Organisation : It Pays to Help New Staff Start Right
Ron Kaufman is an internationally acclaimed innovator and motivator for partnerships and quality service. He is the author of the best-selling "UP Your Service!" books and the FREEmonthly newsletter, "The Best of Active Learning!"
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Managers should invest wisely in well-designed staff orientation programs.
Effectively orientating your new employees can pay back big dividends in staff retention, employee commitment and customer satisfaction.
Staff members who are properly trained and welcomed at the beginning of their careers feel good about their choice of employer, fit in quickly with peers and colleagues and readily contribute new ideas. They also speak well about your firm to friends and family. And they represent you more confidently to customers, business partners and suppliers.
Poor orientation of new employees can cost you dearly. Those who don't start right don't tend to stick around long, either. High staff turnover means you must recruit, train and orientate new staff all over again. Staff turnover also takes a high toll on the morale of those who do stay behind. When people leave your organization, those who remain begin to wonder... should we be looking for new employment, too?
But while many managers will agree that new staff orientation is important, very few invest the time and attention necessary to make sure it's done consistently, and done right.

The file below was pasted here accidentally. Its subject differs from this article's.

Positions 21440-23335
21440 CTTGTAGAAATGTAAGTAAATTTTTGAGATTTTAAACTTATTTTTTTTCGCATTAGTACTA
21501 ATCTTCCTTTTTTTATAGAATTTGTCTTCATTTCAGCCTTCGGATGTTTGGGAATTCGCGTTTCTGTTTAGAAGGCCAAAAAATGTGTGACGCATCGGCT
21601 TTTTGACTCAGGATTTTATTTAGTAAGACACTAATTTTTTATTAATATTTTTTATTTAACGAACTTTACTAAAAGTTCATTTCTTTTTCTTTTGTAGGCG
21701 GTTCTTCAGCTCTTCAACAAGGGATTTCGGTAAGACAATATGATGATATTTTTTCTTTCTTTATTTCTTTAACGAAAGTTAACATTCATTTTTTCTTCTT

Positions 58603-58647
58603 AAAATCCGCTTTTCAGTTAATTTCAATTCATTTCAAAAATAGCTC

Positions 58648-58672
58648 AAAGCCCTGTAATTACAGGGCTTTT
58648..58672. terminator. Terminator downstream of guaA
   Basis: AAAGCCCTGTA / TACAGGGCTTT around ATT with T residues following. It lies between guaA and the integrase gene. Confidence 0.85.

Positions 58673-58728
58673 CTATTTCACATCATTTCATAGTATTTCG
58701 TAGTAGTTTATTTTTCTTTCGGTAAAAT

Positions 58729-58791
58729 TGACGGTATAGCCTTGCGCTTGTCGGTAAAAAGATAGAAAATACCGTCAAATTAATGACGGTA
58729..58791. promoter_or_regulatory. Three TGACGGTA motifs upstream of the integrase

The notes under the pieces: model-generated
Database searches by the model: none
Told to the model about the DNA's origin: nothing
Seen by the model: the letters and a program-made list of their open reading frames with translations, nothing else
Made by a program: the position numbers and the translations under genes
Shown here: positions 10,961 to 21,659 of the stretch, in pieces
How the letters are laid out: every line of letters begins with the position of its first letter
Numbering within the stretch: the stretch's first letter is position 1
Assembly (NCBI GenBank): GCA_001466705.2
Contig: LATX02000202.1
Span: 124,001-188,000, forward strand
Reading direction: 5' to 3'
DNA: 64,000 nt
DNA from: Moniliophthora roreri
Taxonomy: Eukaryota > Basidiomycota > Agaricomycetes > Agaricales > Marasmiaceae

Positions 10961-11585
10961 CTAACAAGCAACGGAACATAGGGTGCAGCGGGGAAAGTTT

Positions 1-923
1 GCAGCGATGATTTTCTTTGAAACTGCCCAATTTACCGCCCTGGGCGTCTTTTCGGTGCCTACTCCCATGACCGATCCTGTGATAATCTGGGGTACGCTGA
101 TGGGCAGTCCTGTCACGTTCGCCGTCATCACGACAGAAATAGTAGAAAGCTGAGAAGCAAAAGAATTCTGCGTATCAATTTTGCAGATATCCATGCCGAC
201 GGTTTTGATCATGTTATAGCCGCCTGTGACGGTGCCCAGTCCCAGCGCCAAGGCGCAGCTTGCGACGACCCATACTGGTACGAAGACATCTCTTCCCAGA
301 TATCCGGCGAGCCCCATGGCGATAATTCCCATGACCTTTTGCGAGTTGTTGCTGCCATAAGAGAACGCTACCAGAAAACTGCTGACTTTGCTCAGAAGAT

Now is the time to review your staff orientation program. Apply the following ideas to be sure your staff "start right"!
Think long term.
Effective orientation is a gradual process, and does not end after the second day on the job. The initial induction of employees during the first few days is important. But it is even more important to make sure new employees fit in and feel comfortable over the longer term. This can mean six weeks for a factory worker, or up to six months for new members of a senior management team.
A time for everything. Everything in it's time.
New employees arrive with basic questions that must be answered quickly: What is the dress code? Where are the tools for my job? How does the telephone system work? When do people eat, meet and get paid?
After the initial induction period, your employee's questions will change and mature: "How am I being appraised? Why is the system set up this way? How can I (safely) suggest changes ? Who can I see for guidance, approval and support?"
Don't try to answer all possible questions in the least possible time. Stretch out the process to cover the first weeks or even months on the job. This lets new staff absorb essential information more gradually and completely.
An extended orientation program also reassures new employees. Newcomers are always under great pressure to perform and adapt. Your extended program shows you understand their situation, you care about their adjustment, and you will continue to show interest and attention over time.
Involve everyone in the process.
New employees are not the only ones affected by the quality of your orientation program. Other groups are influenced during this important period as well, including peers, bosses, subordinates, senior managers, customers, suppliers and even the new hire's family back home.
Each group has different questions and concerns about the new employee. Address those concerns by giving each group an active role in your overall orientation program. Buddy systems, lunch meetings, panel discussions, site visits, family days - these and other methods can be used to involve diverse groups and individuals in the process.